In a development that has angered survivors, the overarching inquiry into historic child abuse in Britain is looking to hire 20 more barristers (trial lawyers) to assist Justice Lowell Goddard. Warning that it will turn proceedings into a “lawyer-fest”, potential witnesses have spoken of the delays and intimidatory “anti-survivor” atmosphere the hires will engender.
ExaroNews reports that Goddard has tasked Ben Emmerson with recruiting ten Queen’s Counsel (QC), the most senior rank of British trial layer, and ten junior barristers. Being a QC himself, Emmerson and his team will represent a total of 21 lawyers made up of specialists in child care, local authorities, public law and criminal law.
The 20 new hires, the majority of which will be part-time positions, will report to Emmerson. In addition interested parties to the inquiry such as the BBC, local authorities and political parties will hire their own teams of lawyers.
The cost and time implications are considerable, as predicted by those who warned Home Secretary Theresa May of this when she agreed to the legal industry’s demands to run the investigation as a statutory inquiry.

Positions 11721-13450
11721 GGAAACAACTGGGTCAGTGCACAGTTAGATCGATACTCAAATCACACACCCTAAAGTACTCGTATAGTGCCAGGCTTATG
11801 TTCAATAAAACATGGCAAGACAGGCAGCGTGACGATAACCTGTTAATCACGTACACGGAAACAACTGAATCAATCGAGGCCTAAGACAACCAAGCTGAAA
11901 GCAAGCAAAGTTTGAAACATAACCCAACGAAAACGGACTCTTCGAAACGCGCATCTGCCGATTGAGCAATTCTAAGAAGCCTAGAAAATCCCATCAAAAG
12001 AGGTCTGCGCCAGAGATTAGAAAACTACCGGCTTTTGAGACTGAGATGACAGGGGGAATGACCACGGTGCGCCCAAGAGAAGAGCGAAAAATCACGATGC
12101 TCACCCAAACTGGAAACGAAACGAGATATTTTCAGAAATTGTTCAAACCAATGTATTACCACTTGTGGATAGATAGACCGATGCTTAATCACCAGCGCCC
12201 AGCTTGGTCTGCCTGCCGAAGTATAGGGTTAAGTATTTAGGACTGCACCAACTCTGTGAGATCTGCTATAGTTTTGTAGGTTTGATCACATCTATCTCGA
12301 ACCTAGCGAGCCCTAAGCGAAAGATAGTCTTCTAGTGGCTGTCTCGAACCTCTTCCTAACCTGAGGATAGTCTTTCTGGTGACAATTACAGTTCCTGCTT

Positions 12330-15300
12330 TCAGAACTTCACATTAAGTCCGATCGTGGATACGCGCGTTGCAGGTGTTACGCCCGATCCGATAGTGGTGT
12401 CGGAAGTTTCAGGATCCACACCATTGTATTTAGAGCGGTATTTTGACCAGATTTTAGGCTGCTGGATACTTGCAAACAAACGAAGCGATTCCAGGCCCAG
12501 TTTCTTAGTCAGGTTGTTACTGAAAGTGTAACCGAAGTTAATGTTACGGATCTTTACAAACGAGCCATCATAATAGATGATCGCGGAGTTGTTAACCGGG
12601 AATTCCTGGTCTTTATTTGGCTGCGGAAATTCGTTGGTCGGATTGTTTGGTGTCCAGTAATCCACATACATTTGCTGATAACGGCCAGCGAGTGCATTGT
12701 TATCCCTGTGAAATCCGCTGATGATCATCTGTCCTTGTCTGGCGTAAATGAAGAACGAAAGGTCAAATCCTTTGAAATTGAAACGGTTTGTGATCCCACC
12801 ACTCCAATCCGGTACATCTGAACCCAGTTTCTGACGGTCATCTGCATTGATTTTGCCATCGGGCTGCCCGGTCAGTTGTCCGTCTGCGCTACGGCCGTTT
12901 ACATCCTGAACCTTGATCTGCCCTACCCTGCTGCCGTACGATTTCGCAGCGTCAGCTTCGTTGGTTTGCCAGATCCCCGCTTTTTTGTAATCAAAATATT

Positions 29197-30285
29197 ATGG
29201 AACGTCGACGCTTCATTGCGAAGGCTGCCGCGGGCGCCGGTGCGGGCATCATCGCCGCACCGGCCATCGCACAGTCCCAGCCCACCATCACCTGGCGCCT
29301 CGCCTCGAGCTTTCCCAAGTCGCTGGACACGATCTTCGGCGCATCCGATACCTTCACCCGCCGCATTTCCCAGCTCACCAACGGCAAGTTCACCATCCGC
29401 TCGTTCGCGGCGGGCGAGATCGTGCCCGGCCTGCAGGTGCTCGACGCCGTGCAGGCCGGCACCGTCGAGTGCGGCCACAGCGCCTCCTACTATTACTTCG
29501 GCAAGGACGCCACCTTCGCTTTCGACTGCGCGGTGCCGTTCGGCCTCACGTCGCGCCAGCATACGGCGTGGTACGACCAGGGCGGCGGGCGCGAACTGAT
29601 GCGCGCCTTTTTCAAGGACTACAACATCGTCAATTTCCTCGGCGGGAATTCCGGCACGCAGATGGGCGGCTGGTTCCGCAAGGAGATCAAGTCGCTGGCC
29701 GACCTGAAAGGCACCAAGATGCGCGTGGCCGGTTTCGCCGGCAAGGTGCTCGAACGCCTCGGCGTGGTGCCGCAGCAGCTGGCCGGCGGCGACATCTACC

Lord Savile’s ‘Bloody Sunday’ inquiry into the shooting of 14 people by British soldiers in Londonderry, Northern Ireland, lasted 12 years. That inquiry boasted five barristers, one a QC, and cost £13.5 milllion.
Lord Justice Leveson’s inquiry into British journalism had eight barristers, one again being a QC. That inquiry lasted 16 months and cost £1.76 million.
ABC News has reported that the Goddard’s child sex abuse inquiry is unlikely to have reported its final conclusions before 2023. With 21 trial lawyers’ involvement, at a minimum, the costs are likely to be astronomical.
Some critics have focused on the costs. Marilyn Hawes of Enough Abuse, a support and training organisation for those attempting to identify abuse, said: “Why are they feathering their pockets? This inquiry is becoming a gravy-train for lawyers.”
Abuse survivor Jenny Tomlin agrees, telling ExaroNews “it is a complete waste of money.” However, she identifies a further issue: “They are probably going to slow the whole process down…Survivors will be putting their heads in their hands.”
Another victim, Esther Baker, alludes to a belief that the over-lawyering is a deliberate tactic: “I think that they are trying to terrify anyone that has experienced harm from people – including the judicial system – into staying quiet…It clearly discourages people with undisclosed evidence coming forward.”